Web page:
Some of our all-time favorite musical combinations come from artists referencing their idols or putting songs and styles they love into their own musical voice. This week we found remixes and covers all over the web, resulting in genre-bending collaborations that have turned music we thought we knew into something else entirely. Check out Guns N’ Roses played on the guzheng, a soulful and twangy “Summer of ’69”, Lorde sung by a sad clown, and so much more. Read on and enjoy your weekend!
The best of the musical internet this week
- My favorite read this week came from Clickhole (a new project from The Onion). Their “Oral History of Radiohead’s OK Computer” is out of control funny. Here’s a taste:
“Ed O’Brien: Thom [Yorke]’s problem with Pablo Honey and The Bends was that neither of those albums had resulted in jail time for the band. I don’t know why he wanted us all to go to jail, but he was very insistent that we should all spend 20 to 30 years in jail to be considered a real band.” [Clickhole]
- If this video doesn’t convince you to go back and read Jeremy’s introduction to the guzheng, nothing will:
- Forbes has a great article uncovering music industry’s latest bet: the big three record labels — Warner, Universal, and Sony — are staking serious claims in every major digital music startup you can name. The labels have invested up to 20% of their net worth in companies like Spotify, Rdio, SoundCloud, and Shazam. [Forbes]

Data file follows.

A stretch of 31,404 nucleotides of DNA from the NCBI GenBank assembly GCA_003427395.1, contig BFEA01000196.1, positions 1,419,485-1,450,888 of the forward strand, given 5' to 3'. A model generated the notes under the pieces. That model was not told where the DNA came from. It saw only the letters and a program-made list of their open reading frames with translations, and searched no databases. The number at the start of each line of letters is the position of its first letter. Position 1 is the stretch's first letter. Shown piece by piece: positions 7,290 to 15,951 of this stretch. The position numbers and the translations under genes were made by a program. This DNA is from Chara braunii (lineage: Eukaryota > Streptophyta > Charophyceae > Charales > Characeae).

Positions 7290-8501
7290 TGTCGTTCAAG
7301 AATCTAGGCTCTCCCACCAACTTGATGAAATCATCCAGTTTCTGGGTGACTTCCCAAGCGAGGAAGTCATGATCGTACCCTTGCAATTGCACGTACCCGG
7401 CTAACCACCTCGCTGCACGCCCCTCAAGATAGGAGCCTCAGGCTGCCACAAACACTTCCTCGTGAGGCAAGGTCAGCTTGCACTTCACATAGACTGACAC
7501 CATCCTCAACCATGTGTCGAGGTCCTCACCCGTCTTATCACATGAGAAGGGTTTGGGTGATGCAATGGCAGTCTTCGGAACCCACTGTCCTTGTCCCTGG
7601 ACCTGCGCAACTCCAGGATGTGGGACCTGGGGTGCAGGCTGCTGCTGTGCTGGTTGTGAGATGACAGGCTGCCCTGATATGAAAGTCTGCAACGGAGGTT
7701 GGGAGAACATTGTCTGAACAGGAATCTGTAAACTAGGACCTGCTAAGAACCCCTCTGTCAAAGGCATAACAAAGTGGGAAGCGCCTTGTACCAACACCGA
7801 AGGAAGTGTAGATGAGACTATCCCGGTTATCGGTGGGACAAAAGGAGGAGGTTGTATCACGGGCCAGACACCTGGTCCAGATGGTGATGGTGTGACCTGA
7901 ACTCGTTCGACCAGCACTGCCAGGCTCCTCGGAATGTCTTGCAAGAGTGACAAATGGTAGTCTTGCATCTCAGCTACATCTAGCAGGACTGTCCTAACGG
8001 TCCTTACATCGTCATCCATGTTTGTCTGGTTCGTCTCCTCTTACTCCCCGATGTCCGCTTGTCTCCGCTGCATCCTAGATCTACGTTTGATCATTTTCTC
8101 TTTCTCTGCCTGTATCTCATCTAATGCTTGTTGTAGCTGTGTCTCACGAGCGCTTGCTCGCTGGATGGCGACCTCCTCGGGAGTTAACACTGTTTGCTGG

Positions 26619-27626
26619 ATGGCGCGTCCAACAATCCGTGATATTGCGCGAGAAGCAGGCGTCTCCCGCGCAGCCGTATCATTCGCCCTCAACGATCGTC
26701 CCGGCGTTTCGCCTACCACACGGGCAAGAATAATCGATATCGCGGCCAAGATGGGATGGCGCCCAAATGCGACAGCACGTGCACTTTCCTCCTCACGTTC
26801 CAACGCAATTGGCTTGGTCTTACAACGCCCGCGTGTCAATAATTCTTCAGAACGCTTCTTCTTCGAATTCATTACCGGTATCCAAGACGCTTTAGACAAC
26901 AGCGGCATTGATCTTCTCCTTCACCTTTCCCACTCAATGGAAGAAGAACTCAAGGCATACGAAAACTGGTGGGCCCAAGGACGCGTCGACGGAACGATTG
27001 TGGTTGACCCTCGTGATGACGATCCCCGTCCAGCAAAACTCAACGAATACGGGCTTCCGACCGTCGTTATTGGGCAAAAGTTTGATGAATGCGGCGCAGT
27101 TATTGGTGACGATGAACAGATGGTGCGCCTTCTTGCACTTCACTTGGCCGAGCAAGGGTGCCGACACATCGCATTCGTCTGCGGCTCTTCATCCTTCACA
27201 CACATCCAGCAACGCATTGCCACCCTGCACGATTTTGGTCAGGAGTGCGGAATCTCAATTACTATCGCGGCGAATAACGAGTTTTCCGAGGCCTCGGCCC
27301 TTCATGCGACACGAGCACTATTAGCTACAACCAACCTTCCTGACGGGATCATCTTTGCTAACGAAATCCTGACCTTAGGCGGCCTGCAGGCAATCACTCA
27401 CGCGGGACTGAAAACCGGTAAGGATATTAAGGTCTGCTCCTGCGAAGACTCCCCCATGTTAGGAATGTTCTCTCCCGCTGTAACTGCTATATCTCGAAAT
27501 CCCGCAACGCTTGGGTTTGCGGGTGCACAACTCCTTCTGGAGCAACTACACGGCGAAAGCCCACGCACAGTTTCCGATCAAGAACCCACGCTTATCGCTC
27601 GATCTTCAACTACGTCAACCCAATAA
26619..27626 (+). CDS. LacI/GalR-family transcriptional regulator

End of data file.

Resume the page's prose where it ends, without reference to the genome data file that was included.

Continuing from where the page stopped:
- Fans of Netflix’s Unbreakable Kimmy Schmidt will know that it’s nearly impossible to stop singing “they alive, dammit!” under your breath after watching the show. Turns out, the theme was designed that way. Composer (and Tina-Fey-husband) Jeff Richmond worked with the brothers responsible for viral hit “Bedroom Intruder” to remix the theme! [Vanity Fair]
- A medley of classic Disney songs sung with the smooth stylings of ’90s R&B…
- Twelve years ago, alt-country rocker Ryan Adams aggressively kicked a heckler out of the Ryman Auditorium in Nashville for shouting requests for Bryan Adam’s classic “Summer of ’69”. Turns out R. Adams never truly let go of the incident, and on Tuesday, offered an olive branch a decade in the making. Watch his cover of “Summer of ’69” here. [Rolling Stone]
- Roadtrippers just tipped us off to a cave in Virginia where, in 1954, a mathematician hooked up an organ to tiny mallets that tap different stalactites, each filed down so that the tapping creates a resonant tone matching the note played. It was repaired back in the late ’90s and is expected to stay in tune for the next thousand years. I’ll go get the car started…
- Q2 Music is a great podcast, very deserving of your Kickstarter contributions. But if supporting independent radio isn’t a strong enough pull, perhaps this perk will move you: t-shirts featuring modern classical composers getting the indie rockstar treatment. [WQXR and Kickstarter]
- Did you read our post on the future of jazz? Our take is that for jazz to survive, new artists have to embrace the waining genre and put jazz in their own voice.
- Here’s a video of a very creepy sad clown beautifully covering Lorde’s “Royals” in the style of ’20s jazz:
- Those who enjoy a remix should check out The Drop. Every day new electronic songs (everything from EDM to trance, mashups to nu-disco), are submitted to the site and are up or down voted so that by the afternoon, the best songs of the day are sitting on top, waiting for you to discover them! [The Drop]
This last one is undoubtably a stretch. It’s sneaking in to this week’s theme by virtue of its title — “A Magical Combination”. It is neither a cover, nor a remix, but I hope you will agree that a song chronicling the adventures of cats dressed as sushi does make for a truly magical combination. Enjoy the weekend!